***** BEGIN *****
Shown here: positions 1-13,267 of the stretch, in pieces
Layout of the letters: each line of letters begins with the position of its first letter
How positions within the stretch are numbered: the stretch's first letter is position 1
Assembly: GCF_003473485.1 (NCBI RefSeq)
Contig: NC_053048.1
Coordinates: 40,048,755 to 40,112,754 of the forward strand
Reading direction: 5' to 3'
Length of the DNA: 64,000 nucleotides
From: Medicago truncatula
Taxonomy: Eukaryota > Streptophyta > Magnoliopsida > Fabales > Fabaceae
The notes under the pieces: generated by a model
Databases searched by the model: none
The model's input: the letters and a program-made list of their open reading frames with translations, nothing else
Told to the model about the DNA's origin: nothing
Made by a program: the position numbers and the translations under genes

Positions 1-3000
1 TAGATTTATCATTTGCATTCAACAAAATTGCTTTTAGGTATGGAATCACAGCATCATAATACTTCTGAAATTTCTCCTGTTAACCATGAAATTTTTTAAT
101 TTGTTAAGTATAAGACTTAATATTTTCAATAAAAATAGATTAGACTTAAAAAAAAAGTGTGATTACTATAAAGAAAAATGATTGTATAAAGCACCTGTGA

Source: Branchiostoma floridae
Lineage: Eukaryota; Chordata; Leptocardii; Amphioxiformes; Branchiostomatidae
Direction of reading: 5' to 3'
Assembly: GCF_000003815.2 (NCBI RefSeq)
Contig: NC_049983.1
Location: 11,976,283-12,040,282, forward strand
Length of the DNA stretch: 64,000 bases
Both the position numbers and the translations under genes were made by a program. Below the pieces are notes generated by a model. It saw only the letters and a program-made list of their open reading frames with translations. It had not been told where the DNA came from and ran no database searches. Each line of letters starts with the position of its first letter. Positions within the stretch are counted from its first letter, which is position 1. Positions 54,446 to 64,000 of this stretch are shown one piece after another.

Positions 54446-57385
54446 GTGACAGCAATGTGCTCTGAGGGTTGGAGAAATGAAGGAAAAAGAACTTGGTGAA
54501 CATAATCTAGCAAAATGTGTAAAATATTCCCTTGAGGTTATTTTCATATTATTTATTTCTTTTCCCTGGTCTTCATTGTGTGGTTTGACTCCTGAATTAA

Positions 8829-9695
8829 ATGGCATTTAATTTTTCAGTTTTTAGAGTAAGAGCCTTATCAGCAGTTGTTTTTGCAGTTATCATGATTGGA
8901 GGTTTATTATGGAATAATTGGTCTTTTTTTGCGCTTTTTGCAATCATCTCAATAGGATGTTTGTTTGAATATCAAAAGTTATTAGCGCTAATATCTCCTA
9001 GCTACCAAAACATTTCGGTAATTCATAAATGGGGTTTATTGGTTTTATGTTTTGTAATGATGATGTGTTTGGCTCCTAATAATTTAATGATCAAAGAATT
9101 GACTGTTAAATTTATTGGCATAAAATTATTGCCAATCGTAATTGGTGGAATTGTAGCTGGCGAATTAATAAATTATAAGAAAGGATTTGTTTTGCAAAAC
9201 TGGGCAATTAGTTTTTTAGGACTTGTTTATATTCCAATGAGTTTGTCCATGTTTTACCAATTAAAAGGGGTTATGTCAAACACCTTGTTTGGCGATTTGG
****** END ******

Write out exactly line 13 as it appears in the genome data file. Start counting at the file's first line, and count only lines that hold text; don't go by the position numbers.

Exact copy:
The model's input: the letters and a program-made list of their open reading frames with translations, nothing else